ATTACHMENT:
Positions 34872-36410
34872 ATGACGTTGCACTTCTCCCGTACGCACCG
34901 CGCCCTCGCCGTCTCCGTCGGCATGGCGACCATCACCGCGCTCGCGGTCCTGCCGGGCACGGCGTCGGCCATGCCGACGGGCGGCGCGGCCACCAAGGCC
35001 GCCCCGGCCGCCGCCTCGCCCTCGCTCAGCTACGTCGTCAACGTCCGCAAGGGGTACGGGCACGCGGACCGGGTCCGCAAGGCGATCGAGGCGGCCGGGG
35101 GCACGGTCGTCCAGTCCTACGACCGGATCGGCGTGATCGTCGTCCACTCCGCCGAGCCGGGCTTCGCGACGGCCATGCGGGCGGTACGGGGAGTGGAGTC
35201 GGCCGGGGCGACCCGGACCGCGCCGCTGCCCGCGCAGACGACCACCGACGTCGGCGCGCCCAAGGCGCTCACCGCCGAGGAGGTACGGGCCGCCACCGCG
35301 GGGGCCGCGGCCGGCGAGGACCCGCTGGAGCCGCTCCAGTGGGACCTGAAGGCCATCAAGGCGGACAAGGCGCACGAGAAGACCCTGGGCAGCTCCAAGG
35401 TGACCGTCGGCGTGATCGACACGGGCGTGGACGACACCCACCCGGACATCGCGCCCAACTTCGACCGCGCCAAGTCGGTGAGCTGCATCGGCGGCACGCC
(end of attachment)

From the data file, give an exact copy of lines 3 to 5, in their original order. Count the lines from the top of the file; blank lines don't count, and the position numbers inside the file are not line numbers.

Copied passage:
34901 CGCCCTCGCCGTCTCCGTCGGCATGGCGACCATCACCGCGCTCGCGGTCCTGCCGGGCACGGCGTCGGCCATGCCGACGGGCGGCGCGGCCACCAAGGCC
35001 GCCCCGGCCGCCGCCTCGCCCTCGCTCAGCTACGTCGTCAACGTCCGCAAGGGGTACGGGCACGCGGACCGGGTCCGCAAGGCGATCGAGGCGGCCGGGG
35101 GCACGGTCGTCCAGTCCTACGACCGGATCGGCGTGATCGTCGTCCACTCCGCCGAGCCGGGCTTCGCGACGGCCATGCGGGCGGTACGGGGAGTGGAGTC